2. This mystery sounds very intriguing, but I have a thirteen-year-old goddaughter so it might prove too disturbing a read for me right now. Great review, and very useful for the library volunteering work I’m involved with as you’ve conveyed an excellent sense of the book. Crime fiction is very popular round our way.

    The Virgin Suicides is an excellent (but very disturbing) book, well worth a look.

    • I found it quite disturbing. Some of it not exactly for the reasons you might think. It’s really not your average mystery. I’ll read The Virging Sucides some day but I’m sure it’s disturbing.

  3. Great commentary Caroline.

    The Virgin Suicides was a really good film though I too have not read the book

    .I agree that the unusual mix of certain elements make this book sound very appealing. It does sound like the Virgin Suicides.

  4. I remember when this one came out in the UK – there was a fair bit of hype around it and I probably avoided it unjustly. Megan Abbott is definitely one of those authors on my realy-MUST-try list. This sounds a lot more intriguing in your review than it did when I read the blurb on the back in the book shop!

  5. Your description of the book made me think of Harriet Said, Beryl Bainbridge’s 1950s novel. You might like it if you ever come across it. I’ve never read anything by Megan Abbott but I’d like to give this one a try.

    The Virgin Suicides is an excellent book. The focus is a little different compared with the film. I love the film, though. Kirsten Dunst is just luminous.

    • I love Kirsten Dunst. I that movie in any case. Luminous is a good word.
      I’ve read another of Beryl Bainbridge’s novels and would have made the comparison but I’ll look into Harriet Said.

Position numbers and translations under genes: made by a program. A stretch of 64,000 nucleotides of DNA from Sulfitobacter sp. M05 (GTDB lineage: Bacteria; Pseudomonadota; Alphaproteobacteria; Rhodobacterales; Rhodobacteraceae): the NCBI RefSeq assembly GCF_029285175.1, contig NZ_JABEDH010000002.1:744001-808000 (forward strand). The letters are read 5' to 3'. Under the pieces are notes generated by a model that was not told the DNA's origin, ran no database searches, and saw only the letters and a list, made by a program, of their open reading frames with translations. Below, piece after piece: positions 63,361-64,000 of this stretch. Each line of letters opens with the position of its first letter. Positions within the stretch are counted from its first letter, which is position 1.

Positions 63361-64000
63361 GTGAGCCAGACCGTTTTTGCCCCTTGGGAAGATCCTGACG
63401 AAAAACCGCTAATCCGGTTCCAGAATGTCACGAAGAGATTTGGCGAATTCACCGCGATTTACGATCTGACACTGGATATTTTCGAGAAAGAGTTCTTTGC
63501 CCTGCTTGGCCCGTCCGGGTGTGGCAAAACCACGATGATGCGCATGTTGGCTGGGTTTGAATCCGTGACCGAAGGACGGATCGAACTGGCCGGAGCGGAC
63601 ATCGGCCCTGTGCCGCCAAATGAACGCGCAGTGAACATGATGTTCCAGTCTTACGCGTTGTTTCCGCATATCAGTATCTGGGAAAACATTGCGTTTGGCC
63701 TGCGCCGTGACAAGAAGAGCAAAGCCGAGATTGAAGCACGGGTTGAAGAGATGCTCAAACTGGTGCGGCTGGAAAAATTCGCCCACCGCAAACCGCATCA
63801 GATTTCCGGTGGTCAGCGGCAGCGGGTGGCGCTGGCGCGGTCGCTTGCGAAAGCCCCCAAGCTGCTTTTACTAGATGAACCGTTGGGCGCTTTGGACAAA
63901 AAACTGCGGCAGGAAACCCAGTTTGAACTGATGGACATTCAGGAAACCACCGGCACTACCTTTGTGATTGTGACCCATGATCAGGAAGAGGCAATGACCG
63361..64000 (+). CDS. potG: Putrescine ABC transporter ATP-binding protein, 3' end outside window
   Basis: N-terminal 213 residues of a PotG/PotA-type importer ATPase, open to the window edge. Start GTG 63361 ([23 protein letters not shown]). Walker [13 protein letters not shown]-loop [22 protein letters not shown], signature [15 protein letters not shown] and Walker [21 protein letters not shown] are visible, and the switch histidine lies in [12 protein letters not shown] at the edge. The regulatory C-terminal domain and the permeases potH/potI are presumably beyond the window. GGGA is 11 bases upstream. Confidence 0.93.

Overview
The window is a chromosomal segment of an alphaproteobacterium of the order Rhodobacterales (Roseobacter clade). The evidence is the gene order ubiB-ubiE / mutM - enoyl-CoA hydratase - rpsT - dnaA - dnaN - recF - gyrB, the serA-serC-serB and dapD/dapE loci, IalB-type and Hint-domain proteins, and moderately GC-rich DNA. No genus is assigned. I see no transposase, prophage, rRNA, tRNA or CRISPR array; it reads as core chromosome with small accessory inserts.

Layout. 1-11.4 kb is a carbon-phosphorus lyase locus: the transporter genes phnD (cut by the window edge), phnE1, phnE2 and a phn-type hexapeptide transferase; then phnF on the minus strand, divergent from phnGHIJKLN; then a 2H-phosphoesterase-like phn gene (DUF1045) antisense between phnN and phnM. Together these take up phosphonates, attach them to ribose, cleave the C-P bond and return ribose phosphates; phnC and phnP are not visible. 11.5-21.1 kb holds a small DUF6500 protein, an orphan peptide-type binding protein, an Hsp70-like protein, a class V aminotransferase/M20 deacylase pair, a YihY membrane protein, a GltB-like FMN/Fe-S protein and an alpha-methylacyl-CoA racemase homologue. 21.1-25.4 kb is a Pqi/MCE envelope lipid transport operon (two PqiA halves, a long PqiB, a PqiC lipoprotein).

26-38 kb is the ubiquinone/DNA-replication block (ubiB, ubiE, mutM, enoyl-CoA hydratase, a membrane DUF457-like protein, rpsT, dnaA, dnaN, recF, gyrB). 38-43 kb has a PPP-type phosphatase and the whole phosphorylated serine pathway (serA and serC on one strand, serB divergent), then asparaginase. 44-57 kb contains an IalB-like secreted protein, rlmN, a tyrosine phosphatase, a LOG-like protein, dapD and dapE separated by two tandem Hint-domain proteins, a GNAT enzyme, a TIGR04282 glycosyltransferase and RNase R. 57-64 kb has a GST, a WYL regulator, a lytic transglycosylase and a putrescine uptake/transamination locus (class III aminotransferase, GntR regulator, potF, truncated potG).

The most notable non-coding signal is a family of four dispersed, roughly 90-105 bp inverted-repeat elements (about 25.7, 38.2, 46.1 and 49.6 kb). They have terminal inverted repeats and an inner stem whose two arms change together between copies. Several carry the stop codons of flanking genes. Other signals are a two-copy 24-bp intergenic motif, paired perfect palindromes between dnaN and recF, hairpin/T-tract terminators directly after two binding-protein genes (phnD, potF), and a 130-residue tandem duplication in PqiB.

6. Thanks for the pingback. I’m glad you liked this one, I thought it had tremendous atmosphere and captured adolescence very well. You’re right to say it’s a mistake to focus too much on the crime. The crime sets things in motion, but the things as your quote says are already there.

    I really like Abbott from what I’ve read of her so far. Dare Me is probably my next.

    • You’re welcome. I did like it. A lot of it is so well captured. But I found it more surreal than realistic but that’s because of the atmopshere.
      I thought the adolescent crushes were very well done.
      I’ll read her again, that’s for sure.

  7. I love coming of age stories–all the more when they have a twist like this–more than just one type of story with lots going on in it. I am not at all familiar with her, so this is a new to me book and I will have to add it to my wishlist. Even though you didn’t really ‘sign on’ to do any RIP reading, this is really a perfect choice!

    • I think this is a book for you. And she’s an author worth discovering. I know you like a ll sorts of crime and this one is unusual and the atmopshere is great.
      I’m very interested to hear your thoughts.

  8. Max, now you, it’s two good recommendations. I’m tempted but unsure about a book including a child abduction. I rather like coming of age novels.

  9. Wonderful review, Caroline. This looks like an interesting book. I love the title. The child abduction part and the potential violence involved there makes it look scary but your description of Abbott’s prose and the other aspects of the book make it look very interesting. I will keep an eye for it. I haven’t seen the movie version of ‘The Virgin Suicides’ but I want to watch it some day – any movie directed by Sophia Coppola has to be awesome 🙂

    • Thanks, Vishy.
      I’m glad to hear you’re a fan of Sophia Coppola’s movies too.
      The book is not a typical mystery, although it has mystery elements. It’s more a look into the drak side of suburbia. I like her writing a lot.